Patrons and Patron Saints in Early Modern English Literature.
By: Chapman, Alison.Material type: TextSeries: eBooks on Demand.Routledge Studies in Renaissance Literature and Culture: Publisher: Hoboken : Taylor and Francis, 2013Description: 1 online resource (250 p.).ISBN: 9781135132323.Subject(s): Authors and patrons - England - History - 16th century | Authors and patrons -- England -- History -- 16th century | Authors and patrons - England - History - 17th century | Authors and patrons -- England -- History -- 17th century | Christian patron saints | Christian patron saints | English literature - Early modern, 1500-1700 - History and criticism | English literature -- Early modern, 1500-1700 -- History and criticism | Literary patrons - Great Britain | Literary patrons -- Great Britain | Religion and literature - England - History - 16th century | Religion and literature -- England -- History -- 16th century | Religion and literature - England - History - 17th century | Religion and literature -- England -- History -- 17th century | Saints in literature | Saints in literatureGenre/Form: Electronic books.Additional physical formats: Print version:: Patrons and Patron Saints in Early Modern English LiteratureDDC classification: 820.9/003 | 820.9003 LOC classification: PR428.P37 C53 2012Online resources: Click here to view this ebook.
|Item type||Current location||Call number||URL||Status||Date due||Barcode|
|Electronic Book||UT Tyler Online Online||PR428.P37 C53 2012 (Browse shelf)||http://uttyler.eblib.com/patron/FullRecord.aspx?p=1114652||Available||EBL1114652|
Front Cover; Patrons and Patron Saints in Early Modern English Literature; Copyright Page; Contents; Acknowledgments; 1. The Patrons of Heaven and Earth; 2. National Saints and The Faerie Queene; 3. Jonson's Hagiographic Parody; 4. Saints, Guilds, and Players in Shakespeare's Histories; 5. Drayton, the Middle Ages, and the Genii Loci; 6. Donne's Hagiographic Tolerance; 7. Milton and the Border Saints; Notes; Bibliography; Index
This book visits the fact that, in the pre-modern world, saints and lords served structurally similar roles, acting as patrons to those beneath them on the spiritual or social ladder with the word "patron" used to designate both types of elite sponsor. Chapman argues that this elision of patron saints and patron lords remained a distinctive feature of the early modern English imagination and that it is central to some of the key works of literature in the period. Writers like Jonson, Shakespeare, Spenser, Drayton, Donne and, Milton all use medieval patron saints in order to represent and to challenge early modern ideas of patronage -- not just patronage in the narrow sense of the immediate economic relations obtaining between client and sponsor, but also patronage as a society-wide system of obligation and reward that itself crystallized a whole culture's assumptions about order and degree. The works studied in this book -- ranging from Shakespeare's 2 Henry VI, written early in the 1590s, to Milton's Masque Performed at Ludlow Castle, written in 1634 -- are patronage works, either aimed at a specific patron or showing a keen awareness of the larger patronage system. This volume challenges the idea that the early modern world had shrugged off its own medieval past, instead arguing that Protestant writers in the period were actively using the medieval Catholic ideal of the saint as a means to represent contemporary systems of hierarchy and dependence. Saints had been the ideal -- and idealized -- patrons of the medieval world and remained so for early modern English recusants. As a result, their legends and iconographies provided early modern Protestant authors with the perfect tool for thinking about the urgent and complex question of who owed allegiance to whom in a rapidly changing world.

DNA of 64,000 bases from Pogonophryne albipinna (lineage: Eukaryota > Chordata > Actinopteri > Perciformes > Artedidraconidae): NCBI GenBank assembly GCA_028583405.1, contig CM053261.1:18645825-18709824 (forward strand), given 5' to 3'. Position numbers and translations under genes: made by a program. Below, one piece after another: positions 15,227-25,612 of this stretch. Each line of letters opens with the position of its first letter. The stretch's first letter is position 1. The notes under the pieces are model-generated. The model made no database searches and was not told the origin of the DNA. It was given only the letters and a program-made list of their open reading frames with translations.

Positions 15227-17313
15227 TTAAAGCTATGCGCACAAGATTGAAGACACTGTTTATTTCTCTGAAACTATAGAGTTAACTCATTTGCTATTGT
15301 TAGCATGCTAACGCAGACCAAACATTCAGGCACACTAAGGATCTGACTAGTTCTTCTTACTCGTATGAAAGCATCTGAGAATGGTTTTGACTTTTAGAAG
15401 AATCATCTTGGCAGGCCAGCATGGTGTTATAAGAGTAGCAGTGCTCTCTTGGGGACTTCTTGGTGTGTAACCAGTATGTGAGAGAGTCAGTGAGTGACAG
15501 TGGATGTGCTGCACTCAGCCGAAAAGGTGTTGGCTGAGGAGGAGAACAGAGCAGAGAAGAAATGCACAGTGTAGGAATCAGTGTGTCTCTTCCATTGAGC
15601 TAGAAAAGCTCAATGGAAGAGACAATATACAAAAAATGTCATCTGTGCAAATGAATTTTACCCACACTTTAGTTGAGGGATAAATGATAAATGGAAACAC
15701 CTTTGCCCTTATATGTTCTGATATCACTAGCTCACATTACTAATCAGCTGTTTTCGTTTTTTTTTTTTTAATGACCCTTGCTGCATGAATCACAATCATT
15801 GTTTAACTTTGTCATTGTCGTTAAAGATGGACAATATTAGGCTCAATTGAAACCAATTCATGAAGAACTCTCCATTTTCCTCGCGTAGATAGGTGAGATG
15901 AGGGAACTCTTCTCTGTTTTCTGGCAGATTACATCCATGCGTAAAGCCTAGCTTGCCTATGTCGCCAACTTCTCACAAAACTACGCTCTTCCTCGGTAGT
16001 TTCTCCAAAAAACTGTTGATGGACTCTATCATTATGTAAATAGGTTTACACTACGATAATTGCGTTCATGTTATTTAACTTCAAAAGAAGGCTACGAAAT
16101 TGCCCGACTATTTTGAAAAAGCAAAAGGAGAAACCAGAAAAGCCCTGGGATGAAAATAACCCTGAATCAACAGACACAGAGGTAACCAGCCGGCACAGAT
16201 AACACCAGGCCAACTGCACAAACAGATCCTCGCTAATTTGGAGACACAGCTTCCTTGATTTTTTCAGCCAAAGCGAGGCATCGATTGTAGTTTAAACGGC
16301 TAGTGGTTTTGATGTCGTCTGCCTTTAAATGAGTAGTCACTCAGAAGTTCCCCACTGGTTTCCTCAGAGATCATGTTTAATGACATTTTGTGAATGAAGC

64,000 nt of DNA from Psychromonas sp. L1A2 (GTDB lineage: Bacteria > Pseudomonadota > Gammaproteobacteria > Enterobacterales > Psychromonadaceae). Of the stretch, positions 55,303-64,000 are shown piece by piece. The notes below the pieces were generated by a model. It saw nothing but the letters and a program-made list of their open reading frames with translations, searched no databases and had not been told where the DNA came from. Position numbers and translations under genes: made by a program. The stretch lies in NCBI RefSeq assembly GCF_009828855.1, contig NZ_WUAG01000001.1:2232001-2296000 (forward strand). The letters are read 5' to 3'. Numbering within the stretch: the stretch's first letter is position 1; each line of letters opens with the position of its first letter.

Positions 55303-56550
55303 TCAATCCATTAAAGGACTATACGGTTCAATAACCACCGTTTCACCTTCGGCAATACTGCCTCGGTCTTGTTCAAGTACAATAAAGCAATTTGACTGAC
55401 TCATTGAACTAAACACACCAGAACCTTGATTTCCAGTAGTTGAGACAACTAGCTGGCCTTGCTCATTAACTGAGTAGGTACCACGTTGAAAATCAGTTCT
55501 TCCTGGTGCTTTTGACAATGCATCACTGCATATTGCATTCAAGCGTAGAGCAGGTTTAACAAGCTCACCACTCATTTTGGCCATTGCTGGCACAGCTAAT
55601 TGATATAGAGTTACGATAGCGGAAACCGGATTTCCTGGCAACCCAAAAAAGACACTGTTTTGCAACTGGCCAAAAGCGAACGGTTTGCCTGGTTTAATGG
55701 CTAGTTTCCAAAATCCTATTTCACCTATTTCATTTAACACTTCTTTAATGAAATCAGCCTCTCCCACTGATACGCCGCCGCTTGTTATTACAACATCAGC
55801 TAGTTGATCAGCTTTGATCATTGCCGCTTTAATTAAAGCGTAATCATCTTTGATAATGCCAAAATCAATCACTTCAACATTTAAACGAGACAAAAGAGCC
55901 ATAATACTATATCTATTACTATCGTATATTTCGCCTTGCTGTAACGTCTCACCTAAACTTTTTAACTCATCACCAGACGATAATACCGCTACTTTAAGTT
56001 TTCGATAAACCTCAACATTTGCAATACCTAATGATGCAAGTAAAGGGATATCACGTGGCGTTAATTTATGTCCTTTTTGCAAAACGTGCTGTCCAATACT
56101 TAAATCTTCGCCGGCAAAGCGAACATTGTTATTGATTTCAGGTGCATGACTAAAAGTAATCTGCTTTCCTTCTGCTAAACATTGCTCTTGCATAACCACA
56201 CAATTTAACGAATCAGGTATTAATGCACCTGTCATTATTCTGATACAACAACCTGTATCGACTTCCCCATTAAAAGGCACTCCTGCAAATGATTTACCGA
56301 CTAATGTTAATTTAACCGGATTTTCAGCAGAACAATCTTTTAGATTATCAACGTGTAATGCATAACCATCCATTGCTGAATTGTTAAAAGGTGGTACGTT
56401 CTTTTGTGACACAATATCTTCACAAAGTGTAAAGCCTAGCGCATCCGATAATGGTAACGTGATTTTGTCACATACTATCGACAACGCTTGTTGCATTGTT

Description based upon print version of record.